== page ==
WOLA: Advocacy for Human Rights in the Americas
11 Feb 2022 | News

Weekly U.S.-Mexico Border Update: Tijuana migrant encampment cleared, “house arrest” for asylum seekers, National Guard

With this series of weekly updates, WOLA seeks to cover the most important developments at the U.S.-Mexico border. See past weekly updates here.

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Tijuana clears migrant encampment

At about 4:00 AM on February 6, authorities in Tijuana, Mexico cleared out a year-old migrant encampment outside the city’s main pedestrian border crossing to San Diego. “While children and families were sleeping in their tents, authorities accompanied by riot police and the National Guard arrived unannounced at the ‘El Chaparral’ encampment in Tijuana to carry out a total eviction,” read a statement from the “Chaparral Humanitarian Alliance,” a group of San Diego and Tijuana-based advocates and service providers.

Authorities took 382 migrants, with what personal items they could carry, on buses to three local shelters: the Migrant Integration Center shelter, the Salesian project and the Migrant Sanctuary. The Tijuana mayor’s office called it “a relocation protocol for 382 occupants… to spaces that allow greater security,” adding that the operation occurred “without any complication.” Of the 382 people, 86 were members of family units (parents with children), 33 were single men, 4 were single women, 2 were disabled, and 2 were LGBTI.

By mid-morning, a small square by the El Chaparral (PedWest) border crossing had been cleared of people who had been living there for months in tents, fenced off and depending on makeshift sanitary facilities. Excavators were bulldozing tents and belongings as workers hosed down the square.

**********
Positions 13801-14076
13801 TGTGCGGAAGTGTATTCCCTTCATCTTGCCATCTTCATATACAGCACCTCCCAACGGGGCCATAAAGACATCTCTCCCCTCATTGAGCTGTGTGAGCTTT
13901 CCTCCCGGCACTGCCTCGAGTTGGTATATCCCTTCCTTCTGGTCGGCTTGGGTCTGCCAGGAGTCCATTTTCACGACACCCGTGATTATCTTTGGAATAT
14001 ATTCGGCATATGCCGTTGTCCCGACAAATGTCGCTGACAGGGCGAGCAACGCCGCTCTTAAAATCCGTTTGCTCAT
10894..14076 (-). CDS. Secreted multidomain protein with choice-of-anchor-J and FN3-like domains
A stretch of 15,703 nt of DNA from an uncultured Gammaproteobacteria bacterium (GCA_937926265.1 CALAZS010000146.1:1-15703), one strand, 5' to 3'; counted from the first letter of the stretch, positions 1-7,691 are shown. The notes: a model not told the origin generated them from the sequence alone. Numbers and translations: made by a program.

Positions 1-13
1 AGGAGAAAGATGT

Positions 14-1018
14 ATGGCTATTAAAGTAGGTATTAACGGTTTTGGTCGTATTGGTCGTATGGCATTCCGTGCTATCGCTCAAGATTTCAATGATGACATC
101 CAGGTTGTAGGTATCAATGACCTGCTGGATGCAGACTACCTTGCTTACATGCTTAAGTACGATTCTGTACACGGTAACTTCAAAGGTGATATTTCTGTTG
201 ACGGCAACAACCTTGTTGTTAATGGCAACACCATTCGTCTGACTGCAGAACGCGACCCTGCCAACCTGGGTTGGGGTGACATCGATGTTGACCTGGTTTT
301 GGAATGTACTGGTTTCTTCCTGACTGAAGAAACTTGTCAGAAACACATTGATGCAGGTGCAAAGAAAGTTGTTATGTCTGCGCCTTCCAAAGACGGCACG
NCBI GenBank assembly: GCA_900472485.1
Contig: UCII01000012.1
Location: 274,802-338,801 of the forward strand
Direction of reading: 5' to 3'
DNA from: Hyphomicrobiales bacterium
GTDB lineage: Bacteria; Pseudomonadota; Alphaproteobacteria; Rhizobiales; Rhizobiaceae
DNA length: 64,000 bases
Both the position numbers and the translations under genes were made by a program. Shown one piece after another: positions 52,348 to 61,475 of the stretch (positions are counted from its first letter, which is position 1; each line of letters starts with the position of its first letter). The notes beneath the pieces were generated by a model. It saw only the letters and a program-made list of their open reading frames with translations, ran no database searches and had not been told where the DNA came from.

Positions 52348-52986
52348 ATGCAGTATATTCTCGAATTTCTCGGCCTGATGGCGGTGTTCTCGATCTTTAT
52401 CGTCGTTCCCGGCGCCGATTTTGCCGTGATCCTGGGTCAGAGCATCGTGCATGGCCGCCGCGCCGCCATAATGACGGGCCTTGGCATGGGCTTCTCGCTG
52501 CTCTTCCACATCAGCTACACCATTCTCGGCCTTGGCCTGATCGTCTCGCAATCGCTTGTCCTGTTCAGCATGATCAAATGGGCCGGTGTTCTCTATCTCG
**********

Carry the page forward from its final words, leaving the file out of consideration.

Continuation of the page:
The El Chaparral camp formed shortly after Joe Biden’s January 2021 inauguration, when misinformed migrants gathered with the expectation that the U.S. government would soon reopen the adjacent San Ysidro port of entry to asylum seekers. They were mistaken: a year later, the “Title 42” pandemic authority remains in place, and the port of entry is closed to all without documentation. Title 42 authorizes expelling Mexicans, Guatemalans, Salvadorans and Hondurans to Mexico, and others to their home countries, regardless of asylum needs.

U.S. law holds that all who reach U.S. soil have the right to petition for asylum at a port of entry. Even before Title 42 made quick expulsions the norm, Customs and Border Protection (CBP) had begun posting guards on the borderline to prevent undocumented migrants from accessing the U.S. side of the line. A San Diego Union Tribune investigation found that an increasing number of asylum seekers, especially citizens of Russia, have been boarding often rented vehicles and seeking to reach the U.S. side at the San Ysidro port of entry’s vehicle entrances. (Asylum-seeking citizens of distant countries like Russia stand a very small chance of being expelled under Title 42 due to logistical and diplomatic challenges. Many Russian migrants arriving in San Diego are members of the Tatar ethnic group, which suffers persecution.) On December 12, a CBP officer fired his weapon four times at a vehicle carrying Russian asylum seekers as it drove over the borderline through a San Ysidro vehicle lane. Nobody was hurt.

This port of entry, meanwhile, is one of three so far that is part of the Biden administration’s rollout of the Trump administration’s “Remain in Mexico” policy, which it is reviving under court order. Citing the UN migration agency, Camilo Montoya-Gálvez of CBS News tweeted that between December 8 and the morning of February 9, CBP had sent 480 asylum seekers back to Mexico to await their hearing dates: 313 to Ciudad Juárez from El Paso, 129 to Tijuana from San Diego, and 38 to Matamoros from Brownsville.

“As mayor of Tijuana I must make firm decisions,” said Mayor Montserrat Caballero Ramírez of the February 6 eviction. “As a government we are not looking to put an end to the dreams of those who come to this border, on the contrary, we will seek to provide them with the necessary tools to fulfill them, placing them in a safe and dignified place.”